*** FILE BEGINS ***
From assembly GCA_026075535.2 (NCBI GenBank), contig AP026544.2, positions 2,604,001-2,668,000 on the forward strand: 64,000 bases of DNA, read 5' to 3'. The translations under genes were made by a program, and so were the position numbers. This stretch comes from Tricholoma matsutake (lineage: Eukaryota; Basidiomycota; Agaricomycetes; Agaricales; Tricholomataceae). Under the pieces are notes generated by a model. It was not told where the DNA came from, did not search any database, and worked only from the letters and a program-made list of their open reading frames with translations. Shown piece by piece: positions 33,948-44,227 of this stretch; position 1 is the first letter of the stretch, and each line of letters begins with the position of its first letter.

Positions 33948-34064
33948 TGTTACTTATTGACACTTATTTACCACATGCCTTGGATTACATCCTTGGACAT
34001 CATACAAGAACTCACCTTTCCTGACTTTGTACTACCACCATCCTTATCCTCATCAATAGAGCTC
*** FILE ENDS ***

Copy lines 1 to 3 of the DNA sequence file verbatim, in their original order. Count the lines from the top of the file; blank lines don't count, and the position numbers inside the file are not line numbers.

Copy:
From assembly GCA_026075535.2 (NCBI GenBank), contig AP026544.2, positions 2,604,001-2,668,000 on the forward strand: 64,000 bases of DNA, read 5' to 3'. The translations under genes were made by a program, and so were the position numbers. This stretch comes from Tricholoma matsutake (lineage: Eukaryota; Basidiomycota; Agaricomycetes; Agaricales; Tricholomataceae). Under the pieces are notes generated by a model. It was not told where the DNA came from, did not search any database, and worked only from the letters and a program-made list of their open reading frames with translations. Shown piece by piece: positions 33,948-44,227 of this stretch; position 1 is the first letter of the stretch, and each line of letters begins with the position of its first letter.

Positions 33948-34064
33948 TGTTACTTATTGACACTTATTTACCACATGCCTTGGATTACATCCTTGGACAT